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TODAY

Tuesday, December 18

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They're everywhere -- ubiquitous to such an extent that they blend into the scenery. But considering the signs in store windows are often the lay person's primary interaction with hand-crafted design (as opposed to the professional, corporate design by committee they encounter everywhere else) The Critic felt it was time to examine these objets du commerce from the perspective of the design professional. What follows is a selection of hand-painted signs found along Clark Street in Rogers Park, accompanied by our honest opinions of what works and what doesn't.

10172003_redbull.jpg

We lead off with a compilation of text-only signs. The font is rather haphazard -- set in a seemingly random pattern of upper and lower case, with a strange left-leaning italic in spots (the A and M in the milk sign). What's the motivation behind the filled-in zero on the Red Bull sign -- perhaps a bid for a edgy, Gen-X look? The designer should have enlisted a copy editor before going to print. There's little that undermines an advertisement more than poor grammar and misspellings.

10172003_drumsticks.jpg

Now here's how to do it: Strong, direct copy, bold colors that draw the shopper's attention. The pair of signs even seems to provide shopping hints in the color choices -- the chicken drumsticks are less expensive than the domestic cooked ham, conceptualized in the posters through the use of green for the cheaper item and red for the costlier one. Taking the denigration of the ham a step further, what's with the "domestic cooked?" So the pig was raised elsewhere and cooked here? Strange message to send to consumers, not one of confidence. We're buying our ham elsewhere.

10172003_jugo.jpg

Here we have another collection of signs, although the designer has put much more work into them. There seems to be an attempt to make the signs readable by the blind -- hence the braille in the upper two posters. (Or is that morse code?) The colors are attractive, but again there are problems with the typesetting. The points in the prices are so big as to look like numerals themselves, leading to the mistaken impression that Kool-Aid is now $20 a package.

10172003_lomo.jpg

Lomo de Res is a cut of meat, and this sign certainly makes it look juicy. Too juicy in our opinion; the dripping blood is lurid against the bright yellow background, and frankly it makes us a little woozy. And again with the huge dot.

10172003_sopa.jpg

The designer of this poster is clearly a Warhol fan. Unfortunately, the effect is lost a bit without the silkscreen, but at least it's a soup can, right? Great effort in making it bilingual, an important nod to the make-up of the neighborhood. The designer clearly knows his/her audience. Now if only the store could have displayed it better, or at least taken down the previous signage.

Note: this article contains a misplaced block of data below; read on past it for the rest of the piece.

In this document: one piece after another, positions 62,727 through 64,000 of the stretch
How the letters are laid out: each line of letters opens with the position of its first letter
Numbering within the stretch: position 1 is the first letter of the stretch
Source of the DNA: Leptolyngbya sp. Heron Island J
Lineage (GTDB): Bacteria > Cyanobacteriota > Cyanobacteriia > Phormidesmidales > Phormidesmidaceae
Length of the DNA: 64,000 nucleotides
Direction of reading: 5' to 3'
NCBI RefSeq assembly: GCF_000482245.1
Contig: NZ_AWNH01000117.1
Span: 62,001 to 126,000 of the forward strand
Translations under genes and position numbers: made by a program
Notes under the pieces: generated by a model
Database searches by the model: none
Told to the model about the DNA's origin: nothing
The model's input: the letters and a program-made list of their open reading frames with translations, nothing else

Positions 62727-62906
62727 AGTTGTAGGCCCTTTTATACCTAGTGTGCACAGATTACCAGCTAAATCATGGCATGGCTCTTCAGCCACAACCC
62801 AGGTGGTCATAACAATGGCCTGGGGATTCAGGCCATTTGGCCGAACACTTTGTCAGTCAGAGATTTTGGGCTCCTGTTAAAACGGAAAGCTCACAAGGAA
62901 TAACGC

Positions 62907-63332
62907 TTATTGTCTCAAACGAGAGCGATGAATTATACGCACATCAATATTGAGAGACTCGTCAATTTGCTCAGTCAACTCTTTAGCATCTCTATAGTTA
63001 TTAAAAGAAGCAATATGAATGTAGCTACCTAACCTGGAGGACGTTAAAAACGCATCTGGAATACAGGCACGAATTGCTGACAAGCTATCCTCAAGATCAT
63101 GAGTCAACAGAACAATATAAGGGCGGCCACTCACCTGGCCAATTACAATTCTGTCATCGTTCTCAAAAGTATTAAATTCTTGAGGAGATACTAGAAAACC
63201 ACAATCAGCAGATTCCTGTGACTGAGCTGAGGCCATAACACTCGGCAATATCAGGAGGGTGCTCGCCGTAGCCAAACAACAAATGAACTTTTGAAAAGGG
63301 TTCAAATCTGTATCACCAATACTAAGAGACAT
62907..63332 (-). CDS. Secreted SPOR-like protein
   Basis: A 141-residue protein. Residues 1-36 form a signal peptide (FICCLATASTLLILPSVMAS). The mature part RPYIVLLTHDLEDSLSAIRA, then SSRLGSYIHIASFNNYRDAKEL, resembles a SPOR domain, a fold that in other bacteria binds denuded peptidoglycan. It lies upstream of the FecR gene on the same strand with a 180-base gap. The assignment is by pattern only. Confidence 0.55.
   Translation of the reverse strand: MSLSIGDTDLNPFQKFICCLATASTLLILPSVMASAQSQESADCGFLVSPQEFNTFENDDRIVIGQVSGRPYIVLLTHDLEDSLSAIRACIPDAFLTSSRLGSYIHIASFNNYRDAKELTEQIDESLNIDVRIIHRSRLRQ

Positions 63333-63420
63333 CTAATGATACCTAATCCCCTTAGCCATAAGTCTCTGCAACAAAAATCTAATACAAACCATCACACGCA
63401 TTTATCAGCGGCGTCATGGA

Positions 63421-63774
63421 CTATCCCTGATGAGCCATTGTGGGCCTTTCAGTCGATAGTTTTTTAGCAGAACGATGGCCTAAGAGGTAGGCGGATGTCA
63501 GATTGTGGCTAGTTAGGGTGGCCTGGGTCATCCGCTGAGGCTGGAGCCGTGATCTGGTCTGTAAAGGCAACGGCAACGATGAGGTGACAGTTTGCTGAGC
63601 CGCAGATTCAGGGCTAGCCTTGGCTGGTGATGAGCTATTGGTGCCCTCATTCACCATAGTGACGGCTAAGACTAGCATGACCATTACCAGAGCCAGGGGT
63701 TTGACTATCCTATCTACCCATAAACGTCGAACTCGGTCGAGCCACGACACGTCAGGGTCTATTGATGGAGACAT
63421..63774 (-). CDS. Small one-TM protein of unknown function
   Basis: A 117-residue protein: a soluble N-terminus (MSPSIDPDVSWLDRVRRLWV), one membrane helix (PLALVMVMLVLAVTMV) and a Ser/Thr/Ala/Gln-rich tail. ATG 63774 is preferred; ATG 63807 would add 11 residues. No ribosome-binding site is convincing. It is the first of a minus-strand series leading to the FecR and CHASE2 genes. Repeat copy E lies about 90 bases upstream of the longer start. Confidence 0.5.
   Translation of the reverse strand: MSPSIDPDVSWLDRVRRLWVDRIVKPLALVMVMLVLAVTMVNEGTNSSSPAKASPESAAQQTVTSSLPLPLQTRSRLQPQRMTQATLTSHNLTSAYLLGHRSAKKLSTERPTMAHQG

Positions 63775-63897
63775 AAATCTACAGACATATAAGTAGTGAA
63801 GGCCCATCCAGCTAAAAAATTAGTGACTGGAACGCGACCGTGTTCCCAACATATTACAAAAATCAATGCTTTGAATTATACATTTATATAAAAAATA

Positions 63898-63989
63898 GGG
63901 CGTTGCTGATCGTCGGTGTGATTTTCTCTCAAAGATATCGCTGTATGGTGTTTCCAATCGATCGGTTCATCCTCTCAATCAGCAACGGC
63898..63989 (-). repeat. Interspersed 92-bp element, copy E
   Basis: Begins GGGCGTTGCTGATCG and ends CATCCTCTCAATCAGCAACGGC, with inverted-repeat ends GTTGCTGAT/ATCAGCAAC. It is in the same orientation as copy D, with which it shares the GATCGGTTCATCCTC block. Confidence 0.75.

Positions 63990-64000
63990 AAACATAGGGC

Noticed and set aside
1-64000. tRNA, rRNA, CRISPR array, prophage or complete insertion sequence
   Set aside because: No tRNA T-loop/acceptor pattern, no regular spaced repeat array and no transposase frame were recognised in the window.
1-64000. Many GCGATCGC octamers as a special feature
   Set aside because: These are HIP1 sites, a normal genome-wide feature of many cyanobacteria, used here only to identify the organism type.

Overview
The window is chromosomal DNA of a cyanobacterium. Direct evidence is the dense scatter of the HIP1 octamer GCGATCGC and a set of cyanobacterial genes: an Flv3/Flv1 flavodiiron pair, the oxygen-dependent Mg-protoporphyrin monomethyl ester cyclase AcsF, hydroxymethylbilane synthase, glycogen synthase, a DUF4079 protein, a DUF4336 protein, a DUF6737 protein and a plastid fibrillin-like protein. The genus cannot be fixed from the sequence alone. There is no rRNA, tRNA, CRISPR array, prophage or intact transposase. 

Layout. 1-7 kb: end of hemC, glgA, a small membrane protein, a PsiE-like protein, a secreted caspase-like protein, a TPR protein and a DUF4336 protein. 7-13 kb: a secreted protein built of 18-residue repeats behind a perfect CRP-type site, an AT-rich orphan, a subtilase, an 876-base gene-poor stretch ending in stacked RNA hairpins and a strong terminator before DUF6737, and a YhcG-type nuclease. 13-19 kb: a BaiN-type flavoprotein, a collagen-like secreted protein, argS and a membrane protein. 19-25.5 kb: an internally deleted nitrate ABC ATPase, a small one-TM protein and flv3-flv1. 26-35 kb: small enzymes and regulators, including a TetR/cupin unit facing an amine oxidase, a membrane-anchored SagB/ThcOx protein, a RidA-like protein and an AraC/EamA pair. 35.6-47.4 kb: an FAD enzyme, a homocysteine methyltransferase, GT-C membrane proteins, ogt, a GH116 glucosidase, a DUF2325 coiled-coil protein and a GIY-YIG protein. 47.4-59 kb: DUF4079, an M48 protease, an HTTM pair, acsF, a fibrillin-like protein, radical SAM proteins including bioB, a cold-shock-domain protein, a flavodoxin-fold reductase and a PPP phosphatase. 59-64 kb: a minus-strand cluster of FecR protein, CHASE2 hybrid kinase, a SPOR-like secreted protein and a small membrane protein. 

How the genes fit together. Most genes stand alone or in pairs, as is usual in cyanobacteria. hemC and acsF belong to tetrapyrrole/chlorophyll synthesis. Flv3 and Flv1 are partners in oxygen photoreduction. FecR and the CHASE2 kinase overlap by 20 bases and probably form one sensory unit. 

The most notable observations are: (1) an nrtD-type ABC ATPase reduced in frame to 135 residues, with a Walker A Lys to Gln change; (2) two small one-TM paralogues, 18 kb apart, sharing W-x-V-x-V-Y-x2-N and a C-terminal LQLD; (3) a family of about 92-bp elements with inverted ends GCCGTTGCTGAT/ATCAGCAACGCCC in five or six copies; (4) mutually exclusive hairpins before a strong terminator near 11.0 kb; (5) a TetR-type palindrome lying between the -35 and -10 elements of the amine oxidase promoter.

10172003_weaccept.jpg

All right, we get it. You accept ATM cash -- who doesn't? I've yet to encounter a store that won't take my cold hard cash, even if it's out of a dirty Cash Station. Hopefully that's not this store's greatest selling point. And the light-up ATM sign is just overkill.

10172003_10-50.jpg

The copywriting is weak, and it's not helped much by the off-center layout and strange emphasis on "EXCEpt AIR," which takes visual precedence over all but the 10-50% line. And really, it's probably better to keep the fine print under wraps until the customer is in the store and trying on shoes -- sell the sizzle, not the grill marks.

10172003_costilla.jpg

This is what happens when you let your art department run away with a project. Apparently working with a Rastafarian theme, the red, green and yellow form a solid visual block that's sure to stand out, however the font choice leaves something to be desired. The hand-written look is nice in some instances, but here it looks cutesy, almost too girly, as if the target market for this store is 13-year-old girls.

10172003_nescafe.jpg

In the next window over, the rasta theme has been abandoned in favor of a more consistent color palate, which doesn't quite work. The mottled orange in the Nescafé ad reminded us of a Cheeto, while the design around the So-Dri logo simply confused us. Is it meant to signify paper towels, or is it just an attention grabber? Also, bright green text on a yellow background has poor legibility issues. We'd recommend doing it over with a higher-contrast color scheme.

10172003_arroz.jpg

This display is one of the best we've seen here today. It's well balanced, framed nicely by the architecture of the building. The colors are bold, the font is legible and appealing. Red, blue and yellow draw the shopper's attention, while the copy is clean and direct. No time is wasted, and it makes for a very promising ad.

 

About the Author(s)

Andrew Huff and Naz Hamid are the co-founders of Gapers' Block.

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